come between     
alienate, divide, estrange, interfere, meddle, part, separate, set at odds  
come by     
acquire, get, land, lay hold of, obtain, procure, score     (slang)   secure, take possession of, win  
come clean     
acknowledge, admit, come out of the closet, confess, cough up     (slang)   'fess up     (U.S.)   get (something) off one's chest     (informal)   make a clean breast of, own up, reveal, sing     (slang, chiefly U.S.)   spill one's guts     (slang)  
come down  
1    decline, degenerate, descend, deteriorate, fall, go downhill, go to pot     (informal)   reduce, worsen  
2    choose, decide, favour, recommend  
come down on     
bawl out     (informal)   blast, carpet     (informal)   chew out     (U.S. & Canad. informal)   criticize, dress down     (informal)   give (someone) a rocket     (Brit. & N.Z. informal)   jump on     (informal)   lambast(e), put down, rap over the knuckles, read the riot act, rebuke, reprimand, tear into     (informal)   tear (someone) off a strip     (Brit. informal)  
come down to     
amount to, boil down to, end up as, result in  
come down with     
ail, be stricken with, catch, contract, fall ill, fall victim to, get, sicken, take, take sick  
come forward     
offer one's services, present or proffer oneself, volunteer  
come in     
appear, arrive, cross the threshold, enter, finish, reach, show up     (informal)  
come in for     
acquire, bear the brunt of, endure, get, receive, suffer  
come off     
go off, happen, occur, succeed, take place, transpire     (informal)  
come on  
1    advance, develop, improve, make headway, proceed, progress  
2    appear, begin, take place  
come out  
1    appear, be announced, be divulged, be issued, be published, be released, be reported, be revealed  
2    conclude, end, result, terminate  
come out with     
acknowledge, come clean, declare, disclose, divulge, lay open, own, own up, say  
come round  
1    accede, acquiesce, allow, concede, grant, mellow, relent, yield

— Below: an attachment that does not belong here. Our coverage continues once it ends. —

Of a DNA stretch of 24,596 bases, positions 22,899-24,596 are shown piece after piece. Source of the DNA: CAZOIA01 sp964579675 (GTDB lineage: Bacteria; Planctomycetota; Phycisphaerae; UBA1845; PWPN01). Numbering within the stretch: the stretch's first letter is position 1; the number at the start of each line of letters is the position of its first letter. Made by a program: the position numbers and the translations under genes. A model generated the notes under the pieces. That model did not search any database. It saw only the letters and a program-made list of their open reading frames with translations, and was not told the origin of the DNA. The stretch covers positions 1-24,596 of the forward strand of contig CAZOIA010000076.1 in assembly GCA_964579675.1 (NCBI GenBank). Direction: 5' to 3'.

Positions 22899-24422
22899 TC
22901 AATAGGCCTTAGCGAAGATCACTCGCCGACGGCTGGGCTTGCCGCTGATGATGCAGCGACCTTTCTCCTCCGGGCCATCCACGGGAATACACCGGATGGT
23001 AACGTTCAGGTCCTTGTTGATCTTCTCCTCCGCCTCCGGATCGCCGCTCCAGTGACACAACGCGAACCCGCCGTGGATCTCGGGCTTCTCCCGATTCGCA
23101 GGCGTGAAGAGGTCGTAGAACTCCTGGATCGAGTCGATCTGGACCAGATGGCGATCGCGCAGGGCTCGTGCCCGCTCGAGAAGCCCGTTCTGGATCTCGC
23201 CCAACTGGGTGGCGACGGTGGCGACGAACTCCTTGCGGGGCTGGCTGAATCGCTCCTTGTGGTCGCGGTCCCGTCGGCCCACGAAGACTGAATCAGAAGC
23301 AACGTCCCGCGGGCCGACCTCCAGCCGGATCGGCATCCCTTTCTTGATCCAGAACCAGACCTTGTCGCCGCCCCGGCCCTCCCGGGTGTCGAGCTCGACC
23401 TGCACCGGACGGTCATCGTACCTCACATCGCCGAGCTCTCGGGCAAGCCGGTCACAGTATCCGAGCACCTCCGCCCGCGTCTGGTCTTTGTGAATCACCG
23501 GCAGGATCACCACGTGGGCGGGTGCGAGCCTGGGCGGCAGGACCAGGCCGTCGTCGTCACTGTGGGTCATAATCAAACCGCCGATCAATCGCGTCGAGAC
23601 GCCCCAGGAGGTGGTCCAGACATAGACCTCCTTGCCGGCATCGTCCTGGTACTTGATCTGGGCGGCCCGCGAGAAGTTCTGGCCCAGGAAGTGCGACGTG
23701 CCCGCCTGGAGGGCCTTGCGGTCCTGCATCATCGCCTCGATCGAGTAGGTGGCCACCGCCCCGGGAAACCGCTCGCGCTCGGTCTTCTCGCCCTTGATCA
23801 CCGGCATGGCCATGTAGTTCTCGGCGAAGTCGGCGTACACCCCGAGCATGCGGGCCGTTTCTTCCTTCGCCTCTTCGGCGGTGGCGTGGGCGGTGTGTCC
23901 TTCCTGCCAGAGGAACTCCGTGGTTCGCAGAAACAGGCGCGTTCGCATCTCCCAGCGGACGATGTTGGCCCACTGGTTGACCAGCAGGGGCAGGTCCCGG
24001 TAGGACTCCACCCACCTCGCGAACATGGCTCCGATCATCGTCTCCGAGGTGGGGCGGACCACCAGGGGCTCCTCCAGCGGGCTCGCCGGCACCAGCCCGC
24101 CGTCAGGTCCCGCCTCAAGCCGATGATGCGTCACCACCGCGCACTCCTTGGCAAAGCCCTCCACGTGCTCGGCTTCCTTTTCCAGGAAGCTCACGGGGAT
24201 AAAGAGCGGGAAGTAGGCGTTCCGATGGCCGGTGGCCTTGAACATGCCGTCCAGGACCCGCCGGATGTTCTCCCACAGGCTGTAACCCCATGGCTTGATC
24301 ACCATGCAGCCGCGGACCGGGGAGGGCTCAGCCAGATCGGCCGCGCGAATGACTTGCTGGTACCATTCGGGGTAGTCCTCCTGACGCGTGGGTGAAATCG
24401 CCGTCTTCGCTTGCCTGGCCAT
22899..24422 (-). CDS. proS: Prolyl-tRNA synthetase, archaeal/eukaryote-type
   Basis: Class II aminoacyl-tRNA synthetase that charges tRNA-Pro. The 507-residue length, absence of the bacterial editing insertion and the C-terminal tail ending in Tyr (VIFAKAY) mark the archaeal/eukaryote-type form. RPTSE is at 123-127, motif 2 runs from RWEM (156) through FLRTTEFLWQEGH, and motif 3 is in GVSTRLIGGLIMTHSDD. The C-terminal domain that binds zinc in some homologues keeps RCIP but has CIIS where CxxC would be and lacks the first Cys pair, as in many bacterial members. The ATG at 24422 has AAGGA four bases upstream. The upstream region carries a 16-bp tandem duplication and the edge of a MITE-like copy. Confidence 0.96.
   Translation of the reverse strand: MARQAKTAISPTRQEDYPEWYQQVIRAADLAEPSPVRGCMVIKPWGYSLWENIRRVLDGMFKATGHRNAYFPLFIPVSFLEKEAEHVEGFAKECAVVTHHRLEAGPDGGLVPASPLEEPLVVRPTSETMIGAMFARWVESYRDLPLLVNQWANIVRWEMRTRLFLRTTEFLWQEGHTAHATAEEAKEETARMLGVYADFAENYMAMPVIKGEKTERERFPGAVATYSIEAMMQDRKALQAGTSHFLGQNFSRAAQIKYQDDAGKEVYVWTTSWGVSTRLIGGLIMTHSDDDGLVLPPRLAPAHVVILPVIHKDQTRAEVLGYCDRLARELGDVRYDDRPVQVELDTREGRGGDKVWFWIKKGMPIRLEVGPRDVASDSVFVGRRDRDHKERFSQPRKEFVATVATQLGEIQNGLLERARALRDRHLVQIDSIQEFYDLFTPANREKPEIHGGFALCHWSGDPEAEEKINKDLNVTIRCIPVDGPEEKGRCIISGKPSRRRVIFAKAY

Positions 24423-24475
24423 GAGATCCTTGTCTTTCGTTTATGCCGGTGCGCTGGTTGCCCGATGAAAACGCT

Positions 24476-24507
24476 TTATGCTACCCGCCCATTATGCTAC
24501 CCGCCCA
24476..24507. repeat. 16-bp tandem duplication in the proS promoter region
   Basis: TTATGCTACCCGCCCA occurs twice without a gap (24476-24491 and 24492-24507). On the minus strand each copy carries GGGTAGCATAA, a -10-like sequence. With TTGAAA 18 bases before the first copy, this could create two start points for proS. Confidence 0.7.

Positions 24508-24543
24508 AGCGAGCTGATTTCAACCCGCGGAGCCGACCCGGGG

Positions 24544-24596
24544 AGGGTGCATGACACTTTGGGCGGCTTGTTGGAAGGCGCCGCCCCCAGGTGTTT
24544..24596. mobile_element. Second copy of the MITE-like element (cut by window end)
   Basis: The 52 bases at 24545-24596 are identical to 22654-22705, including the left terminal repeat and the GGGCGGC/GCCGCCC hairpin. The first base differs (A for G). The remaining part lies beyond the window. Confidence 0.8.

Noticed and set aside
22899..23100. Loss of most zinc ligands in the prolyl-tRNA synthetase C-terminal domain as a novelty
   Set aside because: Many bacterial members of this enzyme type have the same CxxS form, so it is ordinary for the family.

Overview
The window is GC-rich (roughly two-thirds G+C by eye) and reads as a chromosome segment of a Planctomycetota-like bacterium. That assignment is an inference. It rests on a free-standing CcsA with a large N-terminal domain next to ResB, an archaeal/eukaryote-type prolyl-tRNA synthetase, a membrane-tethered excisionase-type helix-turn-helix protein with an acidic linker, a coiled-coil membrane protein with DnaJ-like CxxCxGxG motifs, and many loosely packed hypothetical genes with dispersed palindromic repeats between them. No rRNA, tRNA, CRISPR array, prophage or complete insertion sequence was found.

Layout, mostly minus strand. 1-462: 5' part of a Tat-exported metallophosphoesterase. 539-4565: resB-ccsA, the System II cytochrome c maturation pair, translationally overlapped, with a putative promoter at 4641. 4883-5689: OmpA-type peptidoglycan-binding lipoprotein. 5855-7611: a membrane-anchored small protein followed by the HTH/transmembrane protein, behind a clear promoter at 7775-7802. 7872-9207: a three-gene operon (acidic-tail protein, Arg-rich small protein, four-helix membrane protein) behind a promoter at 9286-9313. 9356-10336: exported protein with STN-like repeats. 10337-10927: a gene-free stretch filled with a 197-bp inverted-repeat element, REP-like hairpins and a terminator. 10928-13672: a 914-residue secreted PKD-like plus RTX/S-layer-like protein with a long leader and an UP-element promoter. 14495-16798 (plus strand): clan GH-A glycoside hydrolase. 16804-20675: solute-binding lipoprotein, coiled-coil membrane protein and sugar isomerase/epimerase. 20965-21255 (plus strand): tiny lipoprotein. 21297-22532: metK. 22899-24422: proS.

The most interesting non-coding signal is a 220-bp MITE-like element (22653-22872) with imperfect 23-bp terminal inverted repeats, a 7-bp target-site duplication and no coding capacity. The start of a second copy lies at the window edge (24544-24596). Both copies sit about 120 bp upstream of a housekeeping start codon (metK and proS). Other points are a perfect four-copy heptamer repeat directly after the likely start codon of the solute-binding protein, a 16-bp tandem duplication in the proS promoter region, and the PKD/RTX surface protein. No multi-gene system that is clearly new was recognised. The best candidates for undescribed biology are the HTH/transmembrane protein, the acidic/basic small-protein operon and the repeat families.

2    come to, rally, recover, regain consciousness, revive  
3    call, drop in, pop in, stop by, visit  
come through  
1    accomplish, achieve, make the grade     (informal)   prevail, succeed, triumph  
2    endure, survive, weather the storm, withstand  
come up     
arise, crop up, happen, occur, rise, spring up, turn up  
come up to     
admit of comparison with, approach, compare with, equal, match, measure up to, meet, resemble, rival, stand or bear comparison with  
come up with     
advance, create, discover, furnish, offer, present, produce, propose, provide, submit, suggest  

English Collins Dictionary - English synonyms & Thesaurus  

Collaborative Dictionary     English Cobuild
brought into servitude; slave to someone
meet someone by chance
E.g.I ran into James the other day when I was shopping (meaning=I met James without planning it, by chance)
(about a positive event/situation) happen out of the blue, without any effort from the impacted persons
[child] to be sent to a care organization run by the social services, or to be looked after by foster parents
do something which puts you in a very difficult situation and limits the way that you can act
come on
Slang; written abbreviation, there`s no difference in pronunciation for "c`mon "and "come on".
quit disobeying; start acting like someone would want to
E.g. Finally, her husband has come to heel and they will buy a new car, as she wants.